Bundling front-end code into standalone modules

over 8 years ago from , Senior Interactive Designer / Developer with Hoefler & Co.

Doing some research around bundling front-end dependencies into portable modules and wonder, what are your recommendations?

My needs:

I'm working on a form for a site that relies on three files: JS (for validation and reactive fields), CSS, and an HTML template (currently JST, but can be Mustache/Handlebars/Whatever). This form needs to appear in various places throughout the site, often with minor differences (some fields can be hidden in certain views).

What are my options for bundling this code into a portable module? Do you have experience with anything in particular that you can recommend?



  • Ian WilliamsIan Williams, over 8 years ago (edited over 8 years ago )

    Hey Brandon, depending on what your needs are, look at both Webpack and Browserify. I know browserify supports IE8, but I'm not sure about Webpack.

    Webpack was built for this kind of thing, but if Browserify looks more appealing to you, you'll have to deal with the CSS/HTML in your JS manually. I've used it for just this kind of problem before and it's perfect for bundling/loading modules.

    Cheers! Tell Jimmy I say hey.

    1 point
    • , over 8 years ago

      Webpack and Browserify are the two I'm looking at currently. Fairly familiar with Browserify, and Webpack is quite similar in its form. Loving them both! Today's research has definitely yielded some really nice “AHA!” moments.

      So I presume you've use Webpack? Regardless, what are you using as the view part of your setup? I see a lot folks are using React. Do you have a preference?

      Jimmy says hi!

      1 point
      • Ian WilliamsIan Williams, over 8 years ago

        Yep I've used both. Webpack's strength is optimizing bundles. You can bundle assets to split larger projects into smaller chunks so a user isn't downloading unnecessary code at the wrong point. This is a great intro on that.

        React is wonderful, but for a single module (especially a form) it might be overkill. It's a big library, and it requires some boilerplate code to get up and running. For example, every change in an input must be accounted for. See the "An Application" section midway down the page: https://facebook.github.io/react/ . Again, React is wonderful when you've just come out of dealing with DOM event spaghetti soup, but in your case there could be a simpler solution.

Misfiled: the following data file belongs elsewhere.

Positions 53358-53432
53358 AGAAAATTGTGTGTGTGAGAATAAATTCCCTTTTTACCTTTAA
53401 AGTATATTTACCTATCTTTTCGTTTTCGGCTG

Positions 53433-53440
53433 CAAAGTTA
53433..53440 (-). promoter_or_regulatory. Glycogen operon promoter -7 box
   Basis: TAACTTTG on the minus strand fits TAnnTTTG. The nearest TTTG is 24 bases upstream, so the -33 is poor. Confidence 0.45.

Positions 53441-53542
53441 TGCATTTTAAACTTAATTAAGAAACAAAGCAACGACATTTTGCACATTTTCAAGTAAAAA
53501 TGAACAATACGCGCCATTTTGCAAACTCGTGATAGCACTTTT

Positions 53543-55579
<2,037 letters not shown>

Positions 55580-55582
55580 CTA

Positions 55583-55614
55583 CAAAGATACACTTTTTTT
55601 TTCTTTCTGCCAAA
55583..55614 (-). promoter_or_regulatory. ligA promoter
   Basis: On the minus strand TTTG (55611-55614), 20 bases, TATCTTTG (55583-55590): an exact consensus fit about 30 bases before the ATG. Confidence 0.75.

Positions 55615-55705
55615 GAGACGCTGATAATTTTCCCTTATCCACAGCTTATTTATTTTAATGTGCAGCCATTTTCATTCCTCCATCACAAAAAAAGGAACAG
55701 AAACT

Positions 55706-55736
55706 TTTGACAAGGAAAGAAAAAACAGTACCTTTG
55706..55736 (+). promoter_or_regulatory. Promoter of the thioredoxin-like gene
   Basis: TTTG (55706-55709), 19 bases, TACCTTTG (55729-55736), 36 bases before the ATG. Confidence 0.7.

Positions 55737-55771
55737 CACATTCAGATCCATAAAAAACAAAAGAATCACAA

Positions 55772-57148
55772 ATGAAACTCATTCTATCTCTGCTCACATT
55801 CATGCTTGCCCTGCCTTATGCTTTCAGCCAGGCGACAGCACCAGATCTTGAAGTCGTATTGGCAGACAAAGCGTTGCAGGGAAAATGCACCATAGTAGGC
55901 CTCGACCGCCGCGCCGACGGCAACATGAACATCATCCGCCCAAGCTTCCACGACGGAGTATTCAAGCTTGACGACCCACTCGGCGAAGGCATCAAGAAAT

I'd say, since it seems like you are building a shared module with some configuration, I'd really look at Vuejs. It has the same power as Angular Directives, but with a much smaller footprint and simpler API. You could include the module in pages that require it, then set it up directly in the rendered page and it'll just work like magic. I've used it on a form heavy app and it was super fast. Love it.

        Feel free to DM me if you need some more help. Best!

        2 points
        • Duncan ReganDuncan Regan, over 8 years ago (edited over 8 years ago )

          While it's true that react does have to account for inputs on form elements and it is a bit strange to wrap your head around, in practice, you'll probably only make a single input element and then duplicate it ad nauseum throughout the form.

          It might be overkill for a small form, but it's just so darn fun to work in, it's worth it.

          For a form, rather than actually coding inputs, you could build an array of objects that describe everything about the form, map through them and display it using only a handful of components throughout. Then to display a different form (or a slightly modified one), you you only have to tweak the objects a bit and bam! new form.

          1 point
      • Ian WilliamsIan Williams, over 8 years ago

        Oh, forgot to add: Vue is built for use with Browserify :)

        1 point
  • Timothy KendallTimothy Kendall, over 8 years ago

    WebComponents are perfect for this. However browser support is iffy.

    1 point
  • Timothy KendallTimothy Kendall, over 8 years ago (edited over 8 years ago )

    Riot is another option. Like React but smaller (not as battle-tested however) - personally haven't used it (yet). https://github.com/muut/riotjs

    I've personally used Angular (heavy and mainly for SPAs), Polymer (too slow in all browsers except Chrome), and React (best right now).

    The big libs React/Angular/Ember are overkill for just building out a couple of components. That being said, composing elements with JSX (optional React lang) and Webpack is VERY nice!

    There's still not a perfect solution for what you want but there's definitely some good options for the time being ;) Sounds like a good option for you would be to go with a smaller lib like Vue or Riot.

    0 points
  • Varun VachharVarun Vachhar, over 8 years ago


    Use https://github.com/js-next/react-style to handle isolated style-sheets.

    0 points
  • Ciriac TrompCiriac Tromp, over 8 years ago

    Angular directives is definitely the way to go.

    0 points
  • Jordan LittleJordan Little, over 8 years ago

    I've been working towards a similer idea. I'm basing my work and ideas on Rizzo by LonelyPlanet.


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  • Ian WilliamsIan Williams, over 8 years ago

    Sidenote: Checkout Vue if you want Angular directives for cheap (19kb gzip). That way you can do this:

    <myFormThingy option-one="cool" validate-email="true"></myFormThingy>

    0 points